5 Financial Reports Your Not-for-Profit Board Members Should Understand

How often do your not-for-profit board members ask a question regarding the organization’s financial statements? If your board is like most, questions about financial statements may be few and far between. Although a not-for-profit’s board serves a variety of functions, including strategic planning and direction, one of the most important functions is financial oversight and fiduciary responsibility. Not-for-profit board members often come from a variety of backgrounds, but each member should also be knowledgeable about the organization’s financial statements.


When communicating financial information to board members, it is important to maintain a balance between information that is comprehensive, yet concise. One way to introduce new board members to your not-for-profit’s vision is to use a board orientation. This is an easy way to show them the culture and engage them in shared leadership for the organization. Consider reviewing the organization’s financials and discussing these top five areas in your board orientation:


1. Statement of Financial Position

The Statement of Financial Position is also known as a Balance Sheet. The title is specific to not-for-profit organizations. This statement is a snapshot of balances at a specific period in time. Balances consist of assets (what you own) less the organization’s liabilities (what you owe). The difference between these balances is net assets. Net asset balances should typically show positive balances. Consider in your discussion what types of assets or liabilities make up the majority of these balances. Does the organization have a large investment account or does the organization maintain higher levels of debt?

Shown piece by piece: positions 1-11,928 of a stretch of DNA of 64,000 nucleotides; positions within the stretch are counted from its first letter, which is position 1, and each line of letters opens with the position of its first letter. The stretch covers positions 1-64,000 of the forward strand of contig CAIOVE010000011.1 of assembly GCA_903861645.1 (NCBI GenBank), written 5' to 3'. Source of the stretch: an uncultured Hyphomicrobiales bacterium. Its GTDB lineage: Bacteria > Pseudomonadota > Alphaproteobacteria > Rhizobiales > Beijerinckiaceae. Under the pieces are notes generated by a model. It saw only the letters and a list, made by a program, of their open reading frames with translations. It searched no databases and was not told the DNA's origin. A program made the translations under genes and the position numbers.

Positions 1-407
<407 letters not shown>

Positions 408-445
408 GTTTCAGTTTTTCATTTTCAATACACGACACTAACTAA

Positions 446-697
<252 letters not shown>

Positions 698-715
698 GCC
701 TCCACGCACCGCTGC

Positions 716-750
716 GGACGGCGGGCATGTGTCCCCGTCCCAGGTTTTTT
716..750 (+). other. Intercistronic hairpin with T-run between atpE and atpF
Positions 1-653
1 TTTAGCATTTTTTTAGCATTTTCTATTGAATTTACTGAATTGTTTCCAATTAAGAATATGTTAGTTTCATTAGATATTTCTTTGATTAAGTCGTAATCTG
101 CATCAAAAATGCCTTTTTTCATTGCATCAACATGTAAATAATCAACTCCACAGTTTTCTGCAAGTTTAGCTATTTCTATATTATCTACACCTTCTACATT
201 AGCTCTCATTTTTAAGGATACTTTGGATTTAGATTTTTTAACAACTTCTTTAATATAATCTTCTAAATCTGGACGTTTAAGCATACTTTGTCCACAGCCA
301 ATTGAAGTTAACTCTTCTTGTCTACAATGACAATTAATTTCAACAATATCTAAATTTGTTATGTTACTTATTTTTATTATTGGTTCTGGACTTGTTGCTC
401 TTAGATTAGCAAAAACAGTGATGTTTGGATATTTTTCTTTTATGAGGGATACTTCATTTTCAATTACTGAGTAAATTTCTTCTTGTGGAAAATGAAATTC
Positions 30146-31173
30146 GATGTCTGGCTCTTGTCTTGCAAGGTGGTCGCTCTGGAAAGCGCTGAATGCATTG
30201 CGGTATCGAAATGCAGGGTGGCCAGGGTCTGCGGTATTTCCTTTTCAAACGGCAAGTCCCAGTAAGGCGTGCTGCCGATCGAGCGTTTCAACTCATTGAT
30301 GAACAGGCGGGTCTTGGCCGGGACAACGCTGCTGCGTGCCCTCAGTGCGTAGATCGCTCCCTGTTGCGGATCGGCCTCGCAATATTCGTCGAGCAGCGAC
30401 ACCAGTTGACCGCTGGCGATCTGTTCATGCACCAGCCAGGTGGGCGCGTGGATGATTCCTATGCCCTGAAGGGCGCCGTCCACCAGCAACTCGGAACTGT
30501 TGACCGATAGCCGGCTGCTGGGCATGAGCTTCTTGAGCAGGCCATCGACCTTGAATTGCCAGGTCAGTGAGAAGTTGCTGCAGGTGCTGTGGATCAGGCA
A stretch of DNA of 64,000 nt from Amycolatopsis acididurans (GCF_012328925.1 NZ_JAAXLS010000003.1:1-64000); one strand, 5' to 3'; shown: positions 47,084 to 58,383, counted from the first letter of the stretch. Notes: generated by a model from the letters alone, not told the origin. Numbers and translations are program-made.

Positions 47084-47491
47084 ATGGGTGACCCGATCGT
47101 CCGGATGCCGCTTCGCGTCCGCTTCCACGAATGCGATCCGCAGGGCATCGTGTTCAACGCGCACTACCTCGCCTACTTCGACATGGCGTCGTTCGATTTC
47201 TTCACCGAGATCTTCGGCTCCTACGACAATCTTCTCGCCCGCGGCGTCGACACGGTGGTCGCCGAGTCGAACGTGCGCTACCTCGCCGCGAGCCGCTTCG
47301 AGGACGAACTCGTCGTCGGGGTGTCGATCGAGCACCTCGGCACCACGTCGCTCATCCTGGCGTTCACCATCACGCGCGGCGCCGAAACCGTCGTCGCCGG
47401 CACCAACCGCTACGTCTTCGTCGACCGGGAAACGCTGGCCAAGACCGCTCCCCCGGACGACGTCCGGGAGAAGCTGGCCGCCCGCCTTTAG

2. Statement of Activities

The Statement of Activities is known as an Income Statement. This statement is more of a report card for the organization showing how the organization performed over a period of time. One of the highlights of this statement is net income. Net Income shows the organizations total revenues less total expenses for the period. Although it may be surprising to some, most not-for-profits actually want to make an income. Unlike for-profit companies, this net income is reinvested in the not-for-profit for future purposes. Net income, although not the only deciding factor, can be helpful in facilitating discussion regarding the growth and sustainability of the organization. Oftentimes, organizations will compare net income amounts to the prior year or to budgeted amounts.


3. Statement of Cash Flows

Most not-for-profits report on the accrual basis of accounting which helps to compare amounts consistently from year to year. This statement shows how much cash the organization received during the year, less amounts paid out, or payments for other purchases including equipment or investments. Often, a common question from board members is why cash balances didn’t increase by the same amount as the net income. This statement can aid in that discussion. Perhaps the organization purchased a large amount of equipment or prepaid several expenses for next year.


4. Functional Expenses

In not-for-profits, expenses are separated into the three main functions: program, management and general, and fundraising. Additionally, expenses are also classified by nature such as wages and benefits, supplies, travel, etc. This breakout can be useful to determine what programs or areas use the most resources.


5. Liquidity

Liquidity is now required to be described in the notes to the financial statements under the new not-for-profit accounting standards. Liquidity describes how much cash, investments, or other liquid resources the organization maintains to meet future expenses. Some may refer this to a “rainy day fund”. Often times, a specific goal is set as part of the strategic plan to maintain balances to cover a certain amount of future expenses. This can be especially important for not-for-profits with inconsistent revenues.


Remember that these five areas are just a starting point for discussing financials and may lead to deeper conversations. Make sure you and your board are asking questions to better understand what is being presented.


For additional information about HBE’s Not-for-Profit services, including our board training resources, please contact our office at (402) 423-4343.